2015 Resale Forecast for Light-Duty Trucks
The total light-duty truck market (which includes vehicles such as the Ford F-150) depreciated by 10 percent and the full-size pickup segment depreciated by 4.9 percent. Photo courtesy of Ford Motor Co.
Throughout 2014, the automotive industry has been recognized as the driver of much of the economic recovery. Whether the industry has been the main driver or merely a major supporter of the economy’s improvement, there is no question that the low level of depreciation in light-duty pickup trucks’ value is a result of the demand for these working tools.
Black Book’s findings reveal that pickup trucks within the fleet industry will stay in service longer and will have significantly more miles on the odometer than volume sedans. According to a recent Black Book “Commercial Value Report,” the highest volume sedan for the 2012 model-year had an average mileage per unit of 49,000 at an average price of $10,400. The mileage of the highest volume pickup, also a 2012 model, averaged 97,000 miles at the time of resale with an average price of $19,130. This is a prime example of the importance of the light-duty pickup market in the currently growing economy.
While the overall market depreciated by 12.1 percent over the past 12 months, the total truck market depreciated by 10 percent and the full-size pickup segment depreciated by an almost unbelievable 4.9 percent.
Why the minimal annual depreciation? The economy continues to improve, with the construction and service industries contributing to the growth. The current demand is barely being met with the limited supplies.
All of this demand is not just within the managed fleets but also with the small companies or independent businesses that are prospering. Local plumbers, electricians, and even carpet installers have been looking for replacement used trucks.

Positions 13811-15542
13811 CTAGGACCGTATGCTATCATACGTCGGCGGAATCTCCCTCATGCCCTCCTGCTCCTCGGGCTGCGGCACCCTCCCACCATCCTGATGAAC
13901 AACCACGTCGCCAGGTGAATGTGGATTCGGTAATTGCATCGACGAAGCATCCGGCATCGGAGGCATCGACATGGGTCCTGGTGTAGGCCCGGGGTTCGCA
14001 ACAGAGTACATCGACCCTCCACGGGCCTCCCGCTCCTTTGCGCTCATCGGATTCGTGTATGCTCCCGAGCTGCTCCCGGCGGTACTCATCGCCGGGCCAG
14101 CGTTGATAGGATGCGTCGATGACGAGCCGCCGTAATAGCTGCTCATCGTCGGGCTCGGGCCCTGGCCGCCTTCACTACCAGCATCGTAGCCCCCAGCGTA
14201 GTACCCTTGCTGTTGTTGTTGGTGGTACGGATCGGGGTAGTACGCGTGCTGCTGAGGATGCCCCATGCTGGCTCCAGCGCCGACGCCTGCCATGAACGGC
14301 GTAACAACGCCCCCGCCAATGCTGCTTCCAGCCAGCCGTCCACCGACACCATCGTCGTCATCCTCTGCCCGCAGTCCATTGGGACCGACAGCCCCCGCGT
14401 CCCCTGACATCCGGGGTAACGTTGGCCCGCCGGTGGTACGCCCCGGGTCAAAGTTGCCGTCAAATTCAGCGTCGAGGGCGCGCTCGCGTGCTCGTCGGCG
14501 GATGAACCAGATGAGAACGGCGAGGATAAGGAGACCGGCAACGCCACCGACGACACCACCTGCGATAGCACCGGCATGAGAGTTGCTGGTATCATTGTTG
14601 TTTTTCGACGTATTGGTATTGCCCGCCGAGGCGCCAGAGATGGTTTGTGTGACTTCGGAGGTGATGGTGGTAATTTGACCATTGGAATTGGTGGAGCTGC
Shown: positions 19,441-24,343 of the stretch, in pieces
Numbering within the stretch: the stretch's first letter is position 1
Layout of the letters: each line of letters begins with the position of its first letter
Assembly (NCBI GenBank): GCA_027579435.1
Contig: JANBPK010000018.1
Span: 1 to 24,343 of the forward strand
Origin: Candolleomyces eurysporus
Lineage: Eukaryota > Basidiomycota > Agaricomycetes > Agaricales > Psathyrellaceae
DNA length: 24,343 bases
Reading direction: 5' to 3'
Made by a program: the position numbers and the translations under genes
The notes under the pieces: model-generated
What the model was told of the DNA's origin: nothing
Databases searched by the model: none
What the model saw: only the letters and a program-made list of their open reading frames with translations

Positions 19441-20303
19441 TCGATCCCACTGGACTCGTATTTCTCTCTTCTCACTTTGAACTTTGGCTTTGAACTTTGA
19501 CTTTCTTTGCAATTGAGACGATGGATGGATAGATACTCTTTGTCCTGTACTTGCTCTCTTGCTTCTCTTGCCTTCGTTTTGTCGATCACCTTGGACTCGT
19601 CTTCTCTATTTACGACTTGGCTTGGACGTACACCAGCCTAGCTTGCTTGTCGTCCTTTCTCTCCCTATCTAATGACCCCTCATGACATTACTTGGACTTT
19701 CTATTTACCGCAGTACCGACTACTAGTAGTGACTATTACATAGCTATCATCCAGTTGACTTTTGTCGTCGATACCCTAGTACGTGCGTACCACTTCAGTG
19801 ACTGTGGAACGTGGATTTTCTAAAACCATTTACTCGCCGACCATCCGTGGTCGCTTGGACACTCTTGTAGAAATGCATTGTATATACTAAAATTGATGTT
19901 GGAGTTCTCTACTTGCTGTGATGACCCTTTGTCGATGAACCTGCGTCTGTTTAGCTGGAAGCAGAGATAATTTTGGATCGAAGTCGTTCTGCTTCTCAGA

In addition, while there are greater volumes of several popular brands of pickups than there are of the highest volume sedan model within new-car sales, there are fewer unit choices within several truck segments compared to many of the car-related segments in the commercial fleet remarketing field. This further affects supply and demand while also contributing to the lower average truck depreciation.
Greater Depreciation in 2015
What does this mean going into 2015? It is unrealistic to expect this low level of depreciation to continue into 2015. Over the past two years, all full-size pickups from Detroit have been refreshed or completely overhauled, some with new structural materials. In the full-size pickup arena, attention is being paid to not only appearance, but also safety-related items, technologies, improvements in ride and comfort, and fuel efficiency.
Vehicles in this segment have shifted from the biggest and highest-horsepower V-8
engines to supercharged six-cylinder engines and even diesels in 1/2-ton applications. These vehicles also include technology-laden direct injection and cylinder deactivation, all while gasoline prices at the pump plummet.
Although demand for light-duty pickup trucks will continue, and the used market will be ready for new technology to become available, at a time when new pricing will be bumping against the acceptance ceiling, depreciation of trucks should be greater than the 2014 overall levels. Still, this market should be trending better than the car market.
Ricky Beggs is the editorial director and senior vice president of Black Book.
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